Eastwick, P.W., Finkel, E. J., Mochon, D., & Ariely, D. (2007). Selective versus unselective romantic desire: Not all reciprocity is created equal. Psychological Science, 18, 317–319.
Eastwick, P.W., & Finkel, E.J. (2008). Sex differences in mate preferences revisited: Do people know what they initially desire in a romantic partner? Journal of Personality and Social Psychology, 94, 245-264.
Finkel, E.J., & Eastwick, P.W. (2009). Arbitrary social norms influence sex differences in romantic selectivity. Psychological Science, 20, 1290-1295.
Finkel, E.J., & Eastwick, P.W. (2008). Speed-dating. Current Directions in Psychological Science, 17, 193-197.
Fiore, A.T., & Donath, J.S. (2005). Homophily in online dating: When do you like someone like yourself? Short Paper, ACM Computer-Human Interaction 2005.
Fiore, A.T., & Donath, J.S. (2004). Online personals: An overview. Short Paper, ACM Computer-Human Interaction 2004.
Fiore, A T., Taylor, L S., Mendelsohn, G.A., & Hearst, M. (2008). Assessing attractiveness in online dating profiles. Short Paper, ACM Computer-Human Interaction 2008.
Fiore, A.T., Taylor, L.S., Zhong, X., Mendelsohn, G.A., & Cheshire, C. (2010). Who’s right and who writes: People, profiles, contacts, and replies in online dating. In Proceedings of Hawai’i International Conference on System Sciences, 43.
Gibbs, J.L., Ellison, N.B., & Heino, R.D. (2006). Self-presentation in online personals: The role of anticipated future interaction, self-disclosure, and perceived success in Internet dating. Communication Research, 33, 1-26.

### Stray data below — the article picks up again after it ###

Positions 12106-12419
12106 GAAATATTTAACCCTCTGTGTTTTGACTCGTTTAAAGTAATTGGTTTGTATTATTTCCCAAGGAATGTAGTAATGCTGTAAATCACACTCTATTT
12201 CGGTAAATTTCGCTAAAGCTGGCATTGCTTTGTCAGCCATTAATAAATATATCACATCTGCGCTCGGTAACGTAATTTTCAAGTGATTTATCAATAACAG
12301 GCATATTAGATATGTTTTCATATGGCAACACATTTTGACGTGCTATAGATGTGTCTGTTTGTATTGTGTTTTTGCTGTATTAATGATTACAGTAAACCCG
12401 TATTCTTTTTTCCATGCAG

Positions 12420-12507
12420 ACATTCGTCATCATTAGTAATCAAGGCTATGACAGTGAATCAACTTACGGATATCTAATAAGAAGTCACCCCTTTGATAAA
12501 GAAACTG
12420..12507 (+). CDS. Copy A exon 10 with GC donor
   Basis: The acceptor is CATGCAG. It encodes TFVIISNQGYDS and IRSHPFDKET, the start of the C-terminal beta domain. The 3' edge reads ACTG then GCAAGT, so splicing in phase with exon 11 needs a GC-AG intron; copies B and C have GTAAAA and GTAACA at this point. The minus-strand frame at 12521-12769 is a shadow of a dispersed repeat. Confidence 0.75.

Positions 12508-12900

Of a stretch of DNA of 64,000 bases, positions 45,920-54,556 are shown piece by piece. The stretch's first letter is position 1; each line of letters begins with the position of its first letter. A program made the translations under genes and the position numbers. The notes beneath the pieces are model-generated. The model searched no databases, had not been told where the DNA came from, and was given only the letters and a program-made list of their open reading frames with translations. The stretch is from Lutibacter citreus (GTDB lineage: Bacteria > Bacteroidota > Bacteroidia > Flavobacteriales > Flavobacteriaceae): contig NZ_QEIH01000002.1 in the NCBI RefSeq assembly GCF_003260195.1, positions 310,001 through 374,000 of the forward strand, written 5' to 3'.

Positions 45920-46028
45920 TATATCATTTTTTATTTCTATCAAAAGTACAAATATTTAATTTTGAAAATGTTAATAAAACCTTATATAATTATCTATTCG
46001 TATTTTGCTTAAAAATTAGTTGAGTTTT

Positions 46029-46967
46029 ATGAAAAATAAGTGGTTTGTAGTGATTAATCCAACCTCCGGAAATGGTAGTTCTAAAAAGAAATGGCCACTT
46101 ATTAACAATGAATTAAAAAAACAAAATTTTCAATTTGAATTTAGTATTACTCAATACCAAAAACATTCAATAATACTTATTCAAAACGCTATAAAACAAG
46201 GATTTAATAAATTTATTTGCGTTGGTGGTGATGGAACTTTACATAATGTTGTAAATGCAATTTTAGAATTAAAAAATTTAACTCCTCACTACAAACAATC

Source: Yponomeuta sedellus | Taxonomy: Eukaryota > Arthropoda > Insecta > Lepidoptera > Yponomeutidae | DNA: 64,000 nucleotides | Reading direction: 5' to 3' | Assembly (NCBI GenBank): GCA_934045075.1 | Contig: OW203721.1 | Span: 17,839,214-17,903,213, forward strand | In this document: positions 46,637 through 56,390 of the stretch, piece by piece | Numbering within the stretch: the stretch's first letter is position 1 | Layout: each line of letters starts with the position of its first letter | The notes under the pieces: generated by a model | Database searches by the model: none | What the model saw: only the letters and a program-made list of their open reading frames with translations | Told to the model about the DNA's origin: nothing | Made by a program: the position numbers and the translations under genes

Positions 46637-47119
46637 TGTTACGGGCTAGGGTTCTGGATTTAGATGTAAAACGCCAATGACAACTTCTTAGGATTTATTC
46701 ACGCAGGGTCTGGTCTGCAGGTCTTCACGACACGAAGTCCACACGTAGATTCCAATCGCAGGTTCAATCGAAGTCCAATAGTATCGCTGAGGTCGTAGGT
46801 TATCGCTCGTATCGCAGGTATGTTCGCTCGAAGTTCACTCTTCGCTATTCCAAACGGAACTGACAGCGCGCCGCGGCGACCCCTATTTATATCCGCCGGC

Hitsch, G.J., Hortaçsu, A., & Ariely, D. (in press). Matching and sorting in online dating. American Economic Review.
Hitsch, G.J., Hortaçsu, A., & Ariely, D. (2009). What makes you click: An empirical analysis of online dating. Working Paper, retrieved Jan. 2010 from: http://home.uchicago.edu/~hortacsu/onlinedating.pdf
Lee, L., Loewenstein, G., Ariely, D., Hong, J., & Young, J. (2008). If I’m not hot, are you hot or not? Physical-attractiveness evaluations and dating preferences as a function of one’s own attractiveness. Psychological Science, 19, 669-677.
Norton, M., Frost, J., & Ariely, D. (2007). Less is more: The lure of ambiguity, or why familiarity breeds contempt. Journal of Personality and Social Psychology, 92, 97-105.
Sears-Roberts Alterovitz, S., & Mendelsohn, G.A. (2009). Partner preferences across the life span: Online dating by older adults, Psychology and Aging, 24, 513-517.
Toma, C., Hancock, J., & Ellison, N. (2008). Separating fact from fiction: An examination of deceptive self-presentation in online dating profiles. Personality and Social Psychology Bulletin, 34, 1023-1036.